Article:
Tuesday, March 22, 2016

Developing a Business Intelligence Solution for a Professional Services Organization using Microsoft Power BI

As a big fan of Power BI from Microsoft and Go-To-Market lead for Business Intelligence and Analytics at Rightpoint, our leadership provided me with a recent challenge:

“Can you replace our current reporting environment which consisted of a relatively fragmented set of solutions with an integrated enterprise-wide reporting and dashboard solution and if so how long would it take?”

The answer is a definite yes and surprisingly it was accomplished in a matter of weeks. The purpose of this blog post is document the process I used and highlight some of the resulting dashboards and insights.

 

Step 1 – Understand the Requirements

Like many technologists, I sometimes think I know what the solution requires before building it. However, experience definitely tells me that building any solution without fully understanding requirements is fraught with risk. I therefore conducted a number of meetings with practice, operational, finance and marketing leaders and project managers throughout Rightpoint.

In order to facilitate these meetings, I created a set of prototype dashboards (using data from current systems) using Power BI Desktop (download at https://powerbi.microsoft.com/en-us/) to elicit feedback. The following table summarizes what I learned in terms of key performance needs from each area of Rightpoint:

High-Level Requirements

Marketing

Sales

Operations

Practice Management

Go-To-Market

Project Management

Marketing Campaign Effectiveness

Account Executive Performance

Revenue and Profitability Analysis

Utilization

Pipeline Health

Project Budget vs. Actual

Web Site Performance

Pipeline Velocity

Receivables, Collections and Days Sales Outstanding

Bookings/Projected Utilization

Closed Revenue

Project Budget vs. Estimate-to-Complete

Social Media Performance

Average Deal Size

Billing/WIP Performance

Margin Performance

Delivered Revenue

Project Task Budget vs. Actual

Traffic Generation Impact

Win/Loss Ratio

Forecasting/Projections

Project Health

Margin Analysis

Project Health

Pipeline Generation

Revenue Generation

Recruiting Performance

Training Completion

Marketing Performance

Project WIP, Billings and Collections

 

 

Step 2 – Map the Requirements to Data Entities and Data Sources

The next step was to develop an entity model for our requirements. Data modeling is a science in and of itself so I will not attempt to teach that in this blog post. Suffice it to say, the following table distills the requirements into facts (what happened) and dimensions (how we want to view the data).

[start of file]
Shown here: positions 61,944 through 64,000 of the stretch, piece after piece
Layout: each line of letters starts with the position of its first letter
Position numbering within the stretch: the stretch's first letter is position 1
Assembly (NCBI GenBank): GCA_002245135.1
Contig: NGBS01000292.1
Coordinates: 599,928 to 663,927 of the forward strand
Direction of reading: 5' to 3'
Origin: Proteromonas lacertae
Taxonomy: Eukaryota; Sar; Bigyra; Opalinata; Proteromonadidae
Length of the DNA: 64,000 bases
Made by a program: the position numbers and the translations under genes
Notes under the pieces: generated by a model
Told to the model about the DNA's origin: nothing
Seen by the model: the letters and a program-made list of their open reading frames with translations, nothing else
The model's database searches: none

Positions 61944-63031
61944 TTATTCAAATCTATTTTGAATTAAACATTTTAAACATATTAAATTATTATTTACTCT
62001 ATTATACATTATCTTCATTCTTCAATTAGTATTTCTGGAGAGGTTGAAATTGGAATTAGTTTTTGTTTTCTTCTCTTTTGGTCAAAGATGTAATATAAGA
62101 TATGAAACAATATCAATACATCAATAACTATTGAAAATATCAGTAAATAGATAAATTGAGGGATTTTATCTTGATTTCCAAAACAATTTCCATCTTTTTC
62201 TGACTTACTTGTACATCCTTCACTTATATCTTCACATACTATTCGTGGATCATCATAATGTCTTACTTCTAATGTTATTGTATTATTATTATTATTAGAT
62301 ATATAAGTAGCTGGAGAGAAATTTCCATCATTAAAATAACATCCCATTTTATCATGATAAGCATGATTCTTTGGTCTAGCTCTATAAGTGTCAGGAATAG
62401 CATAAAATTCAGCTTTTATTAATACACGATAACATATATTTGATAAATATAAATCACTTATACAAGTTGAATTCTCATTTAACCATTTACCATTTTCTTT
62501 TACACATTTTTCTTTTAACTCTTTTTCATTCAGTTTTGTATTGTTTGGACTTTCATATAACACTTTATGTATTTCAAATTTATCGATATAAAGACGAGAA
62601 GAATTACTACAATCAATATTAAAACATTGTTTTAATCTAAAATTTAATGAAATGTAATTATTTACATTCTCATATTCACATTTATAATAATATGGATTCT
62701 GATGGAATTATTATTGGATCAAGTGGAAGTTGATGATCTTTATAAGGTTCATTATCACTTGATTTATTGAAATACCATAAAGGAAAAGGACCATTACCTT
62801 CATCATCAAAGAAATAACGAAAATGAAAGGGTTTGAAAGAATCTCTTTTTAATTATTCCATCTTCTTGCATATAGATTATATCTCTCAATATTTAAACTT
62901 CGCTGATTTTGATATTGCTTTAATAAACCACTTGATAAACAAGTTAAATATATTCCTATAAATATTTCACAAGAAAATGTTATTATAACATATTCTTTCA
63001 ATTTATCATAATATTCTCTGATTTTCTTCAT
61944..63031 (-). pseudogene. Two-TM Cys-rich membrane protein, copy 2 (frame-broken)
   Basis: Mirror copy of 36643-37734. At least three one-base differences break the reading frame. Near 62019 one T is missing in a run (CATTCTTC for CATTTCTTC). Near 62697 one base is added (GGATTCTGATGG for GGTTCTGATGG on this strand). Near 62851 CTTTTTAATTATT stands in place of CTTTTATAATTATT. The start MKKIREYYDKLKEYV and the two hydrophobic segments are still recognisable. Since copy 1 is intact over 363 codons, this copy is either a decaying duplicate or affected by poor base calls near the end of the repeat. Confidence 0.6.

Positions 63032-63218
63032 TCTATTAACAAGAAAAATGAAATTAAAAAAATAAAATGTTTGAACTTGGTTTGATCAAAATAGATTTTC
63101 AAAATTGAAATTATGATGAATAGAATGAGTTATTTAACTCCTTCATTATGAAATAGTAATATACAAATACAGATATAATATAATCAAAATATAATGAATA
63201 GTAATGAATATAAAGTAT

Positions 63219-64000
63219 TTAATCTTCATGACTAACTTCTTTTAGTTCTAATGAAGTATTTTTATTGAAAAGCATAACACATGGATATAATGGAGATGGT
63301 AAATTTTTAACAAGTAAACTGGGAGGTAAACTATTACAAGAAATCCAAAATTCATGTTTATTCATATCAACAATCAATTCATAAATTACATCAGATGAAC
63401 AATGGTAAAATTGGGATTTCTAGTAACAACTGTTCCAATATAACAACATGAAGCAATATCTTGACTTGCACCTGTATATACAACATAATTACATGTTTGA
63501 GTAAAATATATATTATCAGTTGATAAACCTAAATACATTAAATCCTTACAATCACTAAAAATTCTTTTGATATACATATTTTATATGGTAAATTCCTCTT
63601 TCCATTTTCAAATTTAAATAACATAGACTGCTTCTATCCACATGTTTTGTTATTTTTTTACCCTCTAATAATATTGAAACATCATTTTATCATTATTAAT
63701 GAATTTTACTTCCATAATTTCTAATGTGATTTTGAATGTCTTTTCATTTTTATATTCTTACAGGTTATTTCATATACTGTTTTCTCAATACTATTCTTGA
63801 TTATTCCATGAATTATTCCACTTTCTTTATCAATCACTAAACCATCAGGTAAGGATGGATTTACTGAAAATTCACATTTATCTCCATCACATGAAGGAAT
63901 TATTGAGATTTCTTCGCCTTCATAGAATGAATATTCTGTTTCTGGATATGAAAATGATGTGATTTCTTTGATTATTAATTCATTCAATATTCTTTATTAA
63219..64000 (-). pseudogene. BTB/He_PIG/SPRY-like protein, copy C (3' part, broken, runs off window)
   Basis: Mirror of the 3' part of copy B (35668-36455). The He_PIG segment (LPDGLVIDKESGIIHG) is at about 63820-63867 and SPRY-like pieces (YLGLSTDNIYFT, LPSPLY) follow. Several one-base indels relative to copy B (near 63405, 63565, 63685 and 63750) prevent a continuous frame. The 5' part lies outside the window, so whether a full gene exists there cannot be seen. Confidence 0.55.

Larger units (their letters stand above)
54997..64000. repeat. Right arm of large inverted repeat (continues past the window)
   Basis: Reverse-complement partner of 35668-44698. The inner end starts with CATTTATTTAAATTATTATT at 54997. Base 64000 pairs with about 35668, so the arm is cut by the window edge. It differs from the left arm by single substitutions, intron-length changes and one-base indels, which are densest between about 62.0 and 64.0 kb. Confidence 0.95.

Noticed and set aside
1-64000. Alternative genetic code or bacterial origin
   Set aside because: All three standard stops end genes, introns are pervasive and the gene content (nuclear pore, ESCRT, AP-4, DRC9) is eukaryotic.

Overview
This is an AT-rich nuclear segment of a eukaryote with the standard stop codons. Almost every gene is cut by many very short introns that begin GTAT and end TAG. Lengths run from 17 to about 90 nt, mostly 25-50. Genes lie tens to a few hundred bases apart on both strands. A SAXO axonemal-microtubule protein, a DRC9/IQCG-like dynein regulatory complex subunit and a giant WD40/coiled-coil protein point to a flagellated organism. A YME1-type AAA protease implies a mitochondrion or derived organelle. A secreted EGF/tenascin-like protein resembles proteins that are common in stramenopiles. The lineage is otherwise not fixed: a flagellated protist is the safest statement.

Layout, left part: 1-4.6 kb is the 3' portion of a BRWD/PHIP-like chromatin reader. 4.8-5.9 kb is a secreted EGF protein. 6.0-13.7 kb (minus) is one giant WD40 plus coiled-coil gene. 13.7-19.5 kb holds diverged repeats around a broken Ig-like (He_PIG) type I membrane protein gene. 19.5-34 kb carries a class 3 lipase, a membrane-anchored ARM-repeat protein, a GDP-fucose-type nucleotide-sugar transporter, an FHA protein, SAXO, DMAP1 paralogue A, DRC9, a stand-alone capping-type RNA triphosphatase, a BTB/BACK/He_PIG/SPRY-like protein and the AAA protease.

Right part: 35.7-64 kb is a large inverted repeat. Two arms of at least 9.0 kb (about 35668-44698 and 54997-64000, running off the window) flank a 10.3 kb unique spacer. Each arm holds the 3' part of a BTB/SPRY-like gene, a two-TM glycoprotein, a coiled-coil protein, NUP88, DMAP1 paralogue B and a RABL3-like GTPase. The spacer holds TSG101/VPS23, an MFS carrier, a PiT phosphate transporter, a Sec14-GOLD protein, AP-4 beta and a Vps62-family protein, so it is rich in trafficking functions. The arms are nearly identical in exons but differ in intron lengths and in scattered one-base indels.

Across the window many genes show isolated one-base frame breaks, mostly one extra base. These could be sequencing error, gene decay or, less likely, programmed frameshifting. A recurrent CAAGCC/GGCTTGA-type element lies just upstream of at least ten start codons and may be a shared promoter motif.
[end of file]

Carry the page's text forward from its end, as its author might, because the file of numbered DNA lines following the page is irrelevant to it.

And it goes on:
Facts

Dimensions

Booking

Employee

Pipeline Goals

Project

Project Health

Office

Social Media Post

Go-To-Market

Employee Days Available

Practice

External Search

Date

Revenue Goals

Customer

Opportunity

Project Task Assignments

Invoice

Campaign

Billing

Booking Type

Web Sessions

 

Web Visitors

 

Web Page Views

 
 

The next step was to create relationships between the entities. Nearly all of the fact entities are related to the Date dimension as we almost always want to see data represented in terms of different time periods such month, quarter, year, etc. Another example is we want to see which campaigns generated our opportunities so we need to relate the Opportunity fact entity to the Campaign dimension entity.

The resulting entity relationship model is quite an eye chart so I am not able to easily represent it in this blog post. It is worth noting that Power BI can actually create these relationships automatically as you load data from your data sources. However, I also prefer to do this in advance of the data loading in order to make certain the I populate the necessary data from the sources.

The next step was to trace each data entity and associated data attribute to the data source. In our case, we used three primary data sources: Google Analytics (Rightpoint.com web site metrics), NetSuite OpenAir (our project time recording and billing system), and Salesforce.com (our sales management solution). In addition to these three primary data sources, I also needed to capture social media data from Facebook, Twitter, Slideshare and Vimeo. The illustration below highlights the mapping of data sources to data entities.

2016-03-21 08_13_15-Settings

 

Step 3 – Load Data

After mapping the data entities and attributes to data sources, the next step was to load the data to Power BI. Fortunately, Power BI provides a number (more than 35 as of this blog post) of out-of-the-box connectors to help accomplish this task. For this project, I took advantage of connectors for Salesforce.com, Google Analytics, Facebook and SQL Server (OpenAir data source). One of the features about Power BI I really appreciate is the advanced query tool (formerly known as Power Query). The query tool allows me to “shape” the data so that I can:

  • Ensure that attribu